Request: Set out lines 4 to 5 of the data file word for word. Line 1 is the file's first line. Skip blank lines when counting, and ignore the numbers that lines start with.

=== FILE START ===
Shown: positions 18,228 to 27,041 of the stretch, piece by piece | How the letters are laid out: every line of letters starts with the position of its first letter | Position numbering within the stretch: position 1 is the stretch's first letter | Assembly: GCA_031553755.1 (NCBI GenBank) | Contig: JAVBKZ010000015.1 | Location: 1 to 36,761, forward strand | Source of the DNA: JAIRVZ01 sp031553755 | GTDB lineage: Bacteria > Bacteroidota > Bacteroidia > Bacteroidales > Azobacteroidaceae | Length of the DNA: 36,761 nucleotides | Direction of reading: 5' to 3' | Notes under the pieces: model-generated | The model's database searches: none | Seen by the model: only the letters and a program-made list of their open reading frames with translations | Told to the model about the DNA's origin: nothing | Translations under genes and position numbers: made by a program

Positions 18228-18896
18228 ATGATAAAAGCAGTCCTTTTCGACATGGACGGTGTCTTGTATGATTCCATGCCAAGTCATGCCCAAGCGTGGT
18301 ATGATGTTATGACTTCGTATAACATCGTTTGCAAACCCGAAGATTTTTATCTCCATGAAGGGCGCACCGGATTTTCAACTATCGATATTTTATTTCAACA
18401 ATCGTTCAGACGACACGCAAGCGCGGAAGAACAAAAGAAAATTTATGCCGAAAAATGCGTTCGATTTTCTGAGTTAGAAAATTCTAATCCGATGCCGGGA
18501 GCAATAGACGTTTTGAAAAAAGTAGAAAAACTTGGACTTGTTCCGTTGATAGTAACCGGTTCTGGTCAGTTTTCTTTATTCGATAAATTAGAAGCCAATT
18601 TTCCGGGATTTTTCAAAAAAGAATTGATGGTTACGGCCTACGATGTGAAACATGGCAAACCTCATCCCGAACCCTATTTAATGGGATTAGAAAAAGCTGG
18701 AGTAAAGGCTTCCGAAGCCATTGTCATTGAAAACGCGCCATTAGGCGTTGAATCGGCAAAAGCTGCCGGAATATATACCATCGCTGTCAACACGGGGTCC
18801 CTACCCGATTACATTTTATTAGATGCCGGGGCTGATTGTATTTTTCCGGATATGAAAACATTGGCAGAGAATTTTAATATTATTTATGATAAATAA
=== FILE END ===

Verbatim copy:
18301 ATGATGTTATGACTTCGTATAACATCGTTTGCAAACCCGAAGATTTTTATCTCCATGAAGGGCGCACCGGATTTTCAACTATCGATATTTTATTTCAACA
18401 ATCGTTCAGACGACACGCAAGCGCGGAAGAACAAAAGAAAATTTATGCCGAAAAATGCGTTCGATTTTCTGAGTTAGAAAATTCTAATCCGATGCCGGGA